Why 2

and desire... ...There
are no explanations
in science.
- C. van Fraassen

Have you ever thought about the way your car works? The inner works of the engine, how does the fuel make it work, how does combustion lead to movement and is then passed to the wheels? If you have, what are you going to answer an 8-year-old kid when he asks: “Why does the car move?” Are you going to start explaining high school physics, mechanics, chemistry of combustion and the concept of friction? Or are you just going to say: “Well, the car eats up gas, and that makes the engine move the wheels.” Granted, the latter doesn’t explain much about what a car is. But it answers the ...

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scientific explanation. Both are very easily seen in our example. The first is, when is something explained? Some argue that we should not explain a phenomenon unless we have the full, unifying, true-to-the-last-miniscule-detail explanation, which will also cover all the cases which correspond to our case, cases similar to our case, or distant variants of our case. In short, what they want is a theory of everything, which in itself is a noble goal, but is hardy achievable. Let’s face it, everything in our universe is connected in one way or another, or through one another, to everything else in it. A man bears definite connection to, for instance, “gas giant” type of planets. A reason for that could be, for example, that both share some mutual chemical elements. Does that mean that same theory should apply to prediction of man’s movement as to a gas giant movement? As ridiculous as it sounds, this type of proposition often arises in science, though not as ...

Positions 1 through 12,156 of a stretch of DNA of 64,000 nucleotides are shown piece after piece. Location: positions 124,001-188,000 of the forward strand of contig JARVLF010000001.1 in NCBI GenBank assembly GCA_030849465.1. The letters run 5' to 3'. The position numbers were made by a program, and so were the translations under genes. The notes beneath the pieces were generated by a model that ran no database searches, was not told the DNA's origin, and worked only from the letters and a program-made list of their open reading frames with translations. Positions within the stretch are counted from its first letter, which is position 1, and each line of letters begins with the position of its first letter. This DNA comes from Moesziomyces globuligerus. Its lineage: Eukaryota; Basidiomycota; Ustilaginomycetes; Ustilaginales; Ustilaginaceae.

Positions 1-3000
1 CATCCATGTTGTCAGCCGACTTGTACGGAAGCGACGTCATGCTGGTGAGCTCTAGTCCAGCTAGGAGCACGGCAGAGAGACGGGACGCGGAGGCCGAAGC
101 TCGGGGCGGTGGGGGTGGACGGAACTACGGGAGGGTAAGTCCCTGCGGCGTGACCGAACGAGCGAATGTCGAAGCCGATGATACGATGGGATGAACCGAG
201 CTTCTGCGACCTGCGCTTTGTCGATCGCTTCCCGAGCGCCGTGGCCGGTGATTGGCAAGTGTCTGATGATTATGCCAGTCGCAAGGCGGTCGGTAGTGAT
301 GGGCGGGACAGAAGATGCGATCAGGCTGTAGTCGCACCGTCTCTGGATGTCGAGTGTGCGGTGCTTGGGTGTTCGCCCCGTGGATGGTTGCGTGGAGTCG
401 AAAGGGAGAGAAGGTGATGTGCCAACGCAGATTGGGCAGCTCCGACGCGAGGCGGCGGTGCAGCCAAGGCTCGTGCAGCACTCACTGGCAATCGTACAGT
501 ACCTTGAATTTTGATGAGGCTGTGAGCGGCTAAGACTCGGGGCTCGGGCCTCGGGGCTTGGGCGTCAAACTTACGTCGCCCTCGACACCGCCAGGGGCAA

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no doubt, but according to van Fraassen, virtually any explanation can be put into the “Why-P [as opposed to X]” form, for which the answer, Q, follows. Though slightly awkward at first, this proposition, when thought about, makes a very good point. Consider the initial example with a car. A question such as “how does the car work?” can be broken down to question such as “why does the car move [and not stay]?”; “why does the car emit rumbling noise [and is not silent or emitting other types of noise]?” ; “why does the car require gas [and does not require anything else, or requires nothing at all] ?”, and so on and so forth. ...

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Why 2. (2003, December 21). Retrieved March 18, 2019, from http://www.essayworld.com/essays/Why-2/216
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"Why 2." Essayworld.com. December 21, 2003. Accessed March 18, 2019. http://www.essayworld.com/essays/Why-2/216.
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Added: 12/21/2003 05:16:40 AM
Category: Miscellaneous
Type: Premium Paper
Words: 1607
Pages: 6

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